Cotillion, by Georgette Heyer

Georgette Heyer's Cotillion is romantic, hilarious, delightfully unconventional, and one of my all-time favorite books. For some unfathomable reason, Cotillion is rarely reprinted, so I was thrilled when Sourcebooks announced that this outstanding historical romance would be one of their Fall titles.

Kitty Charing is the sole heir to her eccentric guardian’s fortune—as long as she agrees to marry one of his grandnephews. Unfortunately, Kitty's grandnephew-of-choice, dashing rake Jack Westruther, shows no signs of proposing. In an effort to make Jack jealous, Kitty begs amiable, kind-hearted Freddy Standen, another of her guardian’s grandnephews, to pretend to be engaged to her. Freddy is unenthusiastic about this plan, but—luckily for Kitty—he’s also a total pushover. Their faux betrothal allows Kitty to travel to London, where Freddy arranges for her to spend a month with his sister.

London turns out to be a hotbed of over-the-top romantic hijinks. Freddy’s dim-witted cousin Lord Dolphinton is secretly engaged to a highly unsuitable young woman, and he wants Kitty to help him deceive his mother. Both Jack and Kitty’s French cousin Camille are pursuing Kitty’s beautiful friend Olivia: Camille because he’s in love with her, Jack because he wants to make her his mistress. Meanwhile, Kitty is still nursing her crush on Jack (unaware of his dishonorable attentions to Olivia), but she’s growing increasingly attached to her fake fiancée....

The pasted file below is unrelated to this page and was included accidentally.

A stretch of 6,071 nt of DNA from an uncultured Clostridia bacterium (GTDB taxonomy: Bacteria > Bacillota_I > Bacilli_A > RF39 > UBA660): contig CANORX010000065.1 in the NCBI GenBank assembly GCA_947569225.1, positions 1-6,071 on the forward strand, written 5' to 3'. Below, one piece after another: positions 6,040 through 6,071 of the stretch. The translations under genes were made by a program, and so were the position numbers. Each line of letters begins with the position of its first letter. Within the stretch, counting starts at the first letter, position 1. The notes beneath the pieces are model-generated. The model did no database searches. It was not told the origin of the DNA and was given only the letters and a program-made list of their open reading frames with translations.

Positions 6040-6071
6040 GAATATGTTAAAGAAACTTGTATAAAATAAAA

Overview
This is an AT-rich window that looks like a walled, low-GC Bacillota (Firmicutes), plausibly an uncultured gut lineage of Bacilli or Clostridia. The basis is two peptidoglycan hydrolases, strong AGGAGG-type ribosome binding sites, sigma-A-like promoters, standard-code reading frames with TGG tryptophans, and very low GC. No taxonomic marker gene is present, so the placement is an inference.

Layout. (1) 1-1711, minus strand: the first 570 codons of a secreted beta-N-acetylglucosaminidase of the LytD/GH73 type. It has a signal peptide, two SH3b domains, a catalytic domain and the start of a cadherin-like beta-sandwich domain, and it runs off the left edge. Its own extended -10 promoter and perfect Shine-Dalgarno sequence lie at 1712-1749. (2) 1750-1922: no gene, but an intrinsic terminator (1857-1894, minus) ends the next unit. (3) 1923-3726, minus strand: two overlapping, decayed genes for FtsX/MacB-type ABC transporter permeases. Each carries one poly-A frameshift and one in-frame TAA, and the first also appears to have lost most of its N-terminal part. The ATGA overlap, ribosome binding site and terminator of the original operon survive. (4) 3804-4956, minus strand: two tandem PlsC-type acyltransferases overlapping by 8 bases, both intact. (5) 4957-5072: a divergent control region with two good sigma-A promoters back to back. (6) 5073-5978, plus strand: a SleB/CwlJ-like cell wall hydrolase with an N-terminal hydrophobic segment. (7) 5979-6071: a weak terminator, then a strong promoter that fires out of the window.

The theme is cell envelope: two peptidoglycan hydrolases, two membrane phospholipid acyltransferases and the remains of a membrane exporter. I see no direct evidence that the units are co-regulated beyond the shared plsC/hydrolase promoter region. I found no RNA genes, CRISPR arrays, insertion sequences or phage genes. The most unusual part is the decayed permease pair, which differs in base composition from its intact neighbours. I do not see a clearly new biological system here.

Like Jane Austen’s Northanger Abbey, Heyer’s Cotillion pokes a little gentle fun at genre fiction. Cotillion features all of the ingredients for a typical romance novel (false identities, dashing rakes, indecent proposals, etc.), but its hero and heroine are completely atypical. Freddy and Kitty begin the novel as friends, maintain an affectionate relationship throughout, and, after discovering one another’s many good qualities, quietly fall in love. Freddy isn’t suave or handsome, and Kitty isn’t beautiful or seductive, but together they make up one of Heyer’s most memorable and charming romantic pairs.
Posted by: Julia, Last edit by: Julianka


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